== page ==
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PFTC5

Plant Functional Traits Course 5

The 5th International Plant Functional Traits Course will be held at Farellones in the Chilean Andes 9-22 March 2020

Cushion plant on a rocky plateau in Chile
Cushion plant at 3600 m asl in Valle Nevado, Chile
Photo:
Lohengrin Cavieres

TraitTrain International Plant Functional Traits Courses offer hands-on training in different applications of plant functional traits ecology within a real-life field research project setting. During this 5th course, students will collect and explore plant functional trait data in the field and use trait-based approaches within climate change research and ecosystem ecology.

Trait-based ecology incorporates important methods and approaches that enable a powerful approach to predict how climate and biotic interactions shape plant community dynamics and ecosystem functioning. This course will provide students with essential background knowledge and the practical field, lab, and computational skills needed for conducting their own research within trait-based ecology.

The PFTC5 course will be held in Farellones, in the Chilean Andes (at 33°20’ S, 70°16’ W), 9-22 March 2020 with pre-course preparatory work in January-February 2020. The fieldwork will be carried out at different locations in and around Farellones, both along local bioclimatic gradients such as elelvation (2000–3600m asl) and in different already-existing field experiments and study systems related to climate, disturbance, and biotic interactions in dry, alpine to high-alpine ecosystems.

Students will be introduced to the environmental, ecological, and taxonomic diversity of the region, and given hands-on instruction in relevant theory and methods of ecophysiology; community, ecosystem, and climate change ecology; population biology; computational biology; and data management. The students will work in five groups, focusing on the following research projects:

  1. Assessing the role of climate and biotic factors in determining plant community leaf functional trait composition along an elevational gradient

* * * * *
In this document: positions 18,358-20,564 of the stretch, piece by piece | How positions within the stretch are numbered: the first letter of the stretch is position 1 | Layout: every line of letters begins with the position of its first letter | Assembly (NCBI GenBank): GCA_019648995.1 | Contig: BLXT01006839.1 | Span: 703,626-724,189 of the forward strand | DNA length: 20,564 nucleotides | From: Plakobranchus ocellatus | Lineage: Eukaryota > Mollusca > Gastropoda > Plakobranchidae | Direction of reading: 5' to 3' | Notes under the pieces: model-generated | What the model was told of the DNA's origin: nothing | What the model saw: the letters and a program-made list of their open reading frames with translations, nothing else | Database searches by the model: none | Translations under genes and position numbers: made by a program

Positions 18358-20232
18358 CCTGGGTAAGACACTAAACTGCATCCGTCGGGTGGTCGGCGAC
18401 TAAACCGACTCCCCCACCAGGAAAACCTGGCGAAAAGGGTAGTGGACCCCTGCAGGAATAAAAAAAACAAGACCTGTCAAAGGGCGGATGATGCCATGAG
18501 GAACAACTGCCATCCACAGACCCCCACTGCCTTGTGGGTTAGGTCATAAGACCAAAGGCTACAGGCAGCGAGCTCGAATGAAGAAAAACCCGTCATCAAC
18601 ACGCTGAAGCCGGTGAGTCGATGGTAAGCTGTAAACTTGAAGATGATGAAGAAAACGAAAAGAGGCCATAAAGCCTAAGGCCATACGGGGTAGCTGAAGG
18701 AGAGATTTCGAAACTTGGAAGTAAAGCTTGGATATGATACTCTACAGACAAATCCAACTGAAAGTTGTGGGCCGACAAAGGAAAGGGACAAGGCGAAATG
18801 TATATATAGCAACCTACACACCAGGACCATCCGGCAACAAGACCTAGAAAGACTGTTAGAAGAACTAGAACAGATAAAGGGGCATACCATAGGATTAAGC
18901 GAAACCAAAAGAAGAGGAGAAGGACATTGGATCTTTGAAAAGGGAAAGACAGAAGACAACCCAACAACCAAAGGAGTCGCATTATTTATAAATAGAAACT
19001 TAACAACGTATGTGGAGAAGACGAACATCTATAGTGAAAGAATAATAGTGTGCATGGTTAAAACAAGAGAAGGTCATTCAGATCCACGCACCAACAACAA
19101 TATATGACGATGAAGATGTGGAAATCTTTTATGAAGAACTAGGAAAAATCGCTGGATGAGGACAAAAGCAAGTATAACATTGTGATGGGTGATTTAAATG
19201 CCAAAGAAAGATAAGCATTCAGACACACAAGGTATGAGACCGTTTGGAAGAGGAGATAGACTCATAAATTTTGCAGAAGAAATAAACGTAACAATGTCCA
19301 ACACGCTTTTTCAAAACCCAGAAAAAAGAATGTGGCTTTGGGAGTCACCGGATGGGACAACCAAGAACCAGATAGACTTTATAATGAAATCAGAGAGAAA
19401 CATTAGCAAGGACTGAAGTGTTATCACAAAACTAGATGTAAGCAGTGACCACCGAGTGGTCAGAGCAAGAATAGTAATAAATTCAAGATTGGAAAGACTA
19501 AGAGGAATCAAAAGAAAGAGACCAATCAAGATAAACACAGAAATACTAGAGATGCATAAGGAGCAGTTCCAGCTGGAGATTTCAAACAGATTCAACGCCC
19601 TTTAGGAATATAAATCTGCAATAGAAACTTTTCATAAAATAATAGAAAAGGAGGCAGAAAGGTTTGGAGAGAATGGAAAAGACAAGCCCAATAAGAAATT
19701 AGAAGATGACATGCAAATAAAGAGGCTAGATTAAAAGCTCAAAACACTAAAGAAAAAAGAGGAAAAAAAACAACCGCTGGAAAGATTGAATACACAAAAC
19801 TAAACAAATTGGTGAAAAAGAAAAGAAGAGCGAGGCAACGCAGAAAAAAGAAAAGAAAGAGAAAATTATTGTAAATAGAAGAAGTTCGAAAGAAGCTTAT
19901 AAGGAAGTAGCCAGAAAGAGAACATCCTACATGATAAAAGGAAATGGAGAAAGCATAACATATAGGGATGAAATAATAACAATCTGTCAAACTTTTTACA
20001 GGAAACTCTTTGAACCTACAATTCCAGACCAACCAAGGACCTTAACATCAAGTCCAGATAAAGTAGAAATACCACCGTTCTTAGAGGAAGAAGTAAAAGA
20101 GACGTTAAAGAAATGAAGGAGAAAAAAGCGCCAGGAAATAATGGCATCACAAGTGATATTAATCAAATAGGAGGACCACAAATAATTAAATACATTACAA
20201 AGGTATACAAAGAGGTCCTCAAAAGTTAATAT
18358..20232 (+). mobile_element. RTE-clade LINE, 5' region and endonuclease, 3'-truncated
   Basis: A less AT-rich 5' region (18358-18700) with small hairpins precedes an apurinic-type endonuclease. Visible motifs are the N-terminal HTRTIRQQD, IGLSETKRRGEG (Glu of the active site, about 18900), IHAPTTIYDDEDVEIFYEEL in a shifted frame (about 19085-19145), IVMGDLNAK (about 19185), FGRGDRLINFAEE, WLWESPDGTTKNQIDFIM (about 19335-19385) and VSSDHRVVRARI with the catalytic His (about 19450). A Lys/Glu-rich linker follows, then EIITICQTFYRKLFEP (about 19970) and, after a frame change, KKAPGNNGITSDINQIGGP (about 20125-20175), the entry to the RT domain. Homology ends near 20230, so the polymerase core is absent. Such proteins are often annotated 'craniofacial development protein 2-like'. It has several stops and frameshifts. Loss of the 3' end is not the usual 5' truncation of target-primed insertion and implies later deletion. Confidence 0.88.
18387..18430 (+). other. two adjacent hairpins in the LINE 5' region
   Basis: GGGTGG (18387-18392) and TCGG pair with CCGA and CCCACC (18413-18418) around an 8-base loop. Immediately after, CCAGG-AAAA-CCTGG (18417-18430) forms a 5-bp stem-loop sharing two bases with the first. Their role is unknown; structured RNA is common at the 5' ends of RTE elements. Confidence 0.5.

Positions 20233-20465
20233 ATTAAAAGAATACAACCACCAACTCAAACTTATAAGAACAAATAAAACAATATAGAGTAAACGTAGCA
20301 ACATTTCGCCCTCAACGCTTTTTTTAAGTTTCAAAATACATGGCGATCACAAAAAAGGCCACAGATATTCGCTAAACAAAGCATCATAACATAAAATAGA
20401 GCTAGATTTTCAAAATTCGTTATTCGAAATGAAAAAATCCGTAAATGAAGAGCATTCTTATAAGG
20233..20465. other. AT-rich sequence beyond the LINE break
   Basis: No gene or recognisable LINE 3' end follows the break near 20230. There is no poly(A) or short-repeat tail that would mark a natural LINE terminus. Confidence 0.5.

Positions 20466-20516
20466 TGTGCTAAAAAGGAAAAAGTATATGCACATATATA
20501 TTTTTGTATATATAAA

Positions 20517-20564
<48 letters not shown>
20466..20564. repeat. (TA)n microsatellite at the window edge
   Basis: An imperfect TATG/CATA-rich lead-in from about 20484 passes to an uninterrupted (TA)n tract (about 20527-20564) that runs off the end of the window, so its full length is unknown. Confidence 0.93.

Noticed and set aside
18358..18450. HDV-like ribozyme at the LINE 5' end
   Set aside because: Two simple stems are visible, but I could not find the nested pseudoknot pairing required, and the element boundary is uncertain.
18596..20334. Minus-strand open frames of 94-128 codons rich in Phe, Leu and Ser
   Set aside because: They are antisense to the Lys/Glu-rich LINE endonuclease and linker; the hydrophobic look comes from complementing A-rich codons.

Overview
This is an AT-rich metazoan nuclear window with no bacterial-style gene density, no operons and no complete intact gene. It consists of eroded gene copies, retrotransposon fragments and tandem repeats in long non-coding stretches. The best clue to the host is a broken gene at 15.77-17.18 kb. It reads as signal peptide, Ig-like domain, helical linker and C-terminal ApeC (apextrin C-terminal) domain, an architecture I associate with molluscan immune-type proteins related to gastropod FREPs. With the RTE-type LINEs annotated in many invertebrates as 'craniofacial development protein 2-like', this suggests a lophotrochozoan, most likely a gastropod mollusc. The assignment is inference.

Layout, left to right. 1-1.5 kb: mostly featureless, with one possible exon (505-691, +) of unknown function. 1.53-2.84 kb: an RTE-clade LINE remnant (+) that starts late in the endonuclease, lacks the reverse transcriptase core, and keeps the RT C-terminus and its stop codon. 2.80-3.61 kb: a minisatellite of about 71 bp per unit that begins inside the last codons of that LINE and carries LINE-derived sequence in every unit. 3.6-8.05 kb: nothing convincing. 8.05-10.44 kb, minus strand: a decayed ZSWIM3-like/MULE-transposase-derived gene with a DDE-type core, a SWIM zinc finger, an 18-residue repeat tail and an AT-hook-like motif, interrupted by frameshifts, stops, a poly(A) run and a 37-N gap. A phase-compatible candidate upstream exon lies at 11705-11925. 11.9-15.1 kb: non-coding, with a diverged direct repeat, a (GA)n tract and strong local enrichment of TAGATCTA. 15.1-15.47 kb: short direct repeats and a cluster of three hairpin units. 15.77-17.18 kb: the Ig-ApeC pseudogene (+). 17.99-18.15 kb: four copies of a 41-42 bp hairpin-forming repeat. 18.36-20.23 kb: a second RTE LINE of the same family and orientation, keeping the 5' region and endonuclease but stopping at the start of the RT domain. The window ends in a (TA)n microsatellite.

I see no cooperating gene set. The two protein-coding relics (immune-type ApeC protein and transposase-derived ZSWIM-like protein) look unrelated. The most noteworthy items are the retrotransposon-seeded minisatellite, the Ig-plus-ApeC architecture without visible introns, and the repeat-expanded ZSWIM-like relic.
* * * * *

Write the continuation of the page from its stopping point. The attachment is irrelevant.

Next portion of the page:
2. Assessing how temperature variation and leaf functional traits influence leaf ecophysiology
  3. Using a trait-based approach to assess how alpine forbs respond to facilitative interactions from cushion plants
  4. Measuring how trait composition influences ecosystem functioning by measuring CO2-flux within and across plant communities
  5. Assessing canopy traits through reflectance spectra: from leaf to landscape-scale using drone technologies.

Through developing and conducting research projects to explore the potential of plant functional trait-based approaches in understanding the biodiversity and ecosystem functioning of the study area, PFTC5 students will build key research skills in planning and conducting trait-based field campaigns. You will gain practical experience in measuring plant functional traits and and related physiological, plant community, and ecosystem data in the field using standard protocols. You will become familiar with taking measurements using ecophsyiological equipment including LiCor 6400 and LiCor 7500. You will learn about the structure and analysis of trait data, be introduced to best practice data management and reproducible coding, as well as having the opportunity to analyse and interpret data yourself. You can read about previous courses in China, Peru, and Svalbard below.

An added element of this course is its innovative inclusion of a 'Science Communication Module’ (SCM). During the SCM, participants will complete a short research project, on-site, on local perceptions of climate change. We will then discuss these findings in light of current challenges to climate-science communication, the need to incorporate local ecological knowledge, and ethical concerns of conducting fieldwork in remote locales.

The course is aimed at graduate students – both MSc and PhD – and will give a broad introduction to and hands-on experience of different aspects of trait-based ecology. You will work with international instructors, in teams, and collect research-grade data in the field to address a specific research question.

The course fee (~6000 NOK) covers costs for accommodation, food, and transport in Chile. For internal students at the University of Bergen, the University of Arizona, and the University of Concepción, funding is available to help offset cost of travel to Chile. Some external participants may also be offered funding to support their travel to Chile.

To apply, send a short personal statement as to why the course fits into your goals and aspirations as well as your CV to Vigdis.Vandvik@uib.no or benquist@email.arizona.edu by the 15th of October 2019 and rank the five projects above in the order of your interest.

The course is organised by Professors V. Vandvik from the University of Bergen, Norway and B. Enquist from the University of Arizona, USA in collaboration with Professor Lohengrin Cavieres at University of Concepción, Chile.